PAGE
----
Also outside Penderbrook's polling site Tuesday was local attorney Dorothy Isaacs. "I'm on the Kerry/Edwards legal team, here to make sure everyone checks that they're registered," she explained. "And if there's any issue, we help people find out where they should go. We do what we can to help facilitate their voting."

Pleased with the turnout, she said, "The most important thing is that everyone participate in the system. It works best that way." Isaacs also passed out water to people in line and even gave Halloween candy to their children waiting with them.

And she did her best to spread good cheer. As one group of voters finally approached the building's entrance, she called out, "The light is at the end of the tunnel; you're getting near the door." Added a co-worker: "At least, it's a nice day and it's not raining."

By comparison, the scene was far different at another polling place, Greenbriar East Elementary in Chantilly. "After about 10:30-11 a.m., there's just been a trickle of people," said Karen Kim, passing out sample Democratic ballots in front of the school. "Maybe after work there'll be a big rush."

A volunteer with the Kerry/Edwards campaign, she said about as many people took her sample ballots as refused them. However, James Mardis — Greenbriar East precinct captain and a worker for the Fairfax County Republican Committee — saw things differently.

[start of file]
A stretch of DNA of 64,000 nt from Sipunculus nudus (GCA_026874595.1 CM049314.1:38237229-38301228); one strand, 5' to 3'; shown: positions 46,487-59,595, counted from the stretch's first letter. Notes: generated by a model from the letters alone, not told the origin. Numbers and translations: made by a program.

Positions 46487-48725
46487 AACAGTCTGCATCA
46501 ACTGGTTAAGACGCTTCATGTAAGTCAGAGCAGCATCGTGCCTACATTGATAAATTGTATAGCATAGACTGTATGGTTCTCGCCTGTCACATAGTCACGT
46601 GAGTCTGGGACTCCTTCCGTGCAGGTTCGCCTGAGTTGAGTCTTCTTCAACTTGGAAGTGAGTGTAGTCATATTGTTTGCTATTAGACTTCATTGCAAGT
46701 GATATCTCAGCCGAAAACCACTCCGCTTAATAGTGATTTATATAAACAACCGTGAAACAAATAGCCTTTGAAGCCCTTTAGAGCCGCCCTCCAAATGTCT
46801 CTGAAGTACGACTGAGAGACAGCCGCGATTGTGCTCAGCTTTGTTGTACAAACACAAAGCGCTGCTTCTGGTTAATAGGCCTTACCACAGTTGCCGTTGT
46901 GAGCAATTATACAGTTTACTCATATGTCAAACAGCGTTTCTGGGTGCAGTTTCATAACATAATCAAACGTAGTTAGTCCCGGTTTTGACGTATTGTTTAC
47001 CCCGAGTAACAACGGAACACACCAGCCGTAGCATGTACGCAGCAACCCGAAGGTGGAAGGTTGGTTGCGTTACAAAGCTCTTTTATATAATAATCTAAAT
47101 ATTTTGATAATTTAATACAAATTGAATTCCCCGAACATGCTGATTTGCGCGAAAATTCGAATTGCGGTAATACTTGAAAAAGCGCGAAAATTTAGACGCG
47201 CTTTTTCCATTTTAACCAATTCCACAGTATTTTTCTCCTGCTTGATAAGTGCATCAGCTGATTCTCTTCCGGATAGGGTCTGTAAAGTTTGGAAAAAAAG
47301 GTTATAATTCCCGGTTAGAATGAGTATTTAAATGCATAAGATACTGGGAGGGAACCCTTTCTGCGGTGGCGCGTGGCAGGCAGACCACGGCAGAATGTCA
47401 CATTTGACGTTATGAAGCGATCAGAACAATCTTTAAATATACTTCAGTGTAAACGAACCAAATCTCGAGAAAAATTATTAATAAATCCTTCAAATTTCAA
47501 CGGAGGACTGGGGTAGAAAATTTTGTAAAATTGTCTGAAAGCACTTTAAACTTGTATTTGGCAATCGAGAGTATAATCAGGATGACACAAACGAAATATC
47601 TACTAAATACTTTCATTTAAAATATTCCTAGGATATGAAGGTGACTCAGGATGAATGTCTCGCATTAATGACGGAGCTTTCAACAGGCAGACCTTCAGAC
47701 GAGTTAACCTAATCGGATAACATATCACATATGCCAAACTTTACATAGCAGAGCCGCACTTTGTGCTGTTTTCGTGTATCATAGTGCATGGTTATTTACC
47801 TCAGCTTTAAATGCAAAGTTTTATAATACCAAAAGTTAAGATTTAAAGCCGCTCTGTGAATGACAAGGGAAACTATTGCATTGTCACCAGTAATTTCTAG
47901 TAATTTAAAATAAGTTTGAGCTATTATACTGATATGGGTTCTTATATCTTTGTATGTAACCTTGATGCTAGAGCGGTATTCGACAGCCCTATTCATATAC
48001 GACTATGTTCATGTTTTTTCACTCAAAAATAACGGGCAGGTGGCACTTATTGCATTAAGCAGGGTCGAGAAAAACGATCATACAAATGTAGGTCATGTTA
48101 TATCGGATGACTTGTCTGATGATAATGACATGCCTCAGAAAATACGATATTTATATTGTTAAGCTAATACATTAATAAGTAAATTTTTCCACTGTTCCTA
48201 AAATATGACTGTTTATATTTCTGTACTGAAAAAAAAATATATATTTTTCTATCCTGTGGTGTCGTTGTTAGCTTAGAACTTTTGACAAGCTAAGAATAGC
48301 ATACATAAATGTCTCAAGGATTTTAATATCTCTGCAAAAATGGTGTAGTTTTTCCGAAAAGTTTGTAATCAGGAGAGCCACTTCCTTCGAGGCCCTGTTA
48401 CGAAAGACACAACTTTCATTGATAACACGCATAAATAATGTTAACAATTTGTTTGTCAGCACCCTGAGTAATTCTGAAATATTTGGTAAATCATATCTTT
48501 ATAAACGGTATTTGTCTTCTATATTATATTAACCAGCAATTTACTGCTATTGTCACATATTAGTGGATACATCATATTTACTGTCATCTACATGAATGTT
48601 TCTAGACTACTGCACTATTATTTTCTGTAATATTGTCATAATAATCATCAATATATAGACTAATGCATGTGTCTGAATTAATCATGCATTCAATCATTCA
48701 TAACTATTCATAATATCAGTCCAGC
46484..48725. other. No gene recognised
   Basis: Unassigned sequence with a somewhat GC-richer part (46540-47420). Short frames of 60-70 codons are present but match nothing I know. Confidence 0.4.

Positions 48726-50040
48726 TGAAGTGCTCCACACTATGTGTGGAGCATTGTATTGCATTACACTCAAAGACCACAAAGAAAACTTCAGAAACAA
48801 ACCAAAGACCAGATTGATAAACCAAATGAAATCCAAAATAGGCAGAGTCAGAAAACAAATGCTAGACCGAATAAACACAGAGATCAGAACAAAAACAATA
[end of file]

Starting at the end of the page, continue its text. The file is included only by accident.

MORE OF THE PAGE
HE WAS handing out sample Republican ballots and, said Mardis, "I think this precinct is going Bush — just from the response I see from people not taking the Democratic sample ballots and seeking out the Republican ones."

Inside the school, things were at a lull around 1 p.m. But earlier, said county election officer Robert Berkeley, voting was brisk. "It was very strong in the morning," he said. "Right off the bat, at 6 a.m., we had long lines all the way down the hallway and around the corridor, until about 10:45 a.m."

By 1 p.m., some 1,700 voters had been processed. "We have six voting machines, and the line moved fairly quickly," said Berkeley. "And we have a hand-held computer that was a big help. It took people's Social Security or [driver's] license numbers and told them if they belonged here, or elsewhere."

If they were at the wrong precinct, the computer gave them a printout with the address and phone number of their correct place. "We even took it to people waiting in the line and checked anyone who had doubts about where he should vote," said Berkeley. "It saved a lot of time."

Election officer John Kuchenbrod said they started work at 5 a.m., setting up voting machines in the cafeteria. "And we put up signs showing the sample ballots so voters could know what the bond issues and constitutional amendments were," he said. "That way, they'd know what they were going to be asked to vote on, before getting in here."

Overall, said Kuchenbrod, things went smoothly at the Greenbriar East precinct: "The public has been very cooperative and patient." He also noted something interesting he'd discovered. "People who live across the street from this school — on the south side of Point Pleasant Drive, between Majestic Lane and Middle Ridge Drive — don't vote here," he said. "Because of the way the boundaries are drawn, they vote at Greenbriar West."

For Greenbriar resident Carolyn Carter, leaving Greenbriar East at 1:30 p.m., voting was a breeze. "I drove by the schools all day while I was doing errands, and they were mobbed," she said. "So I brought a Nora Roberts book and ate lunch first, before coming here, so — if I had to stand in line — I'd be prepared."

Instead, said Carter, it took her less than five minutes to vote. "And that's just because I stopped to chat with someone," she said. "I came at just the right time. The man in there told me I was smart."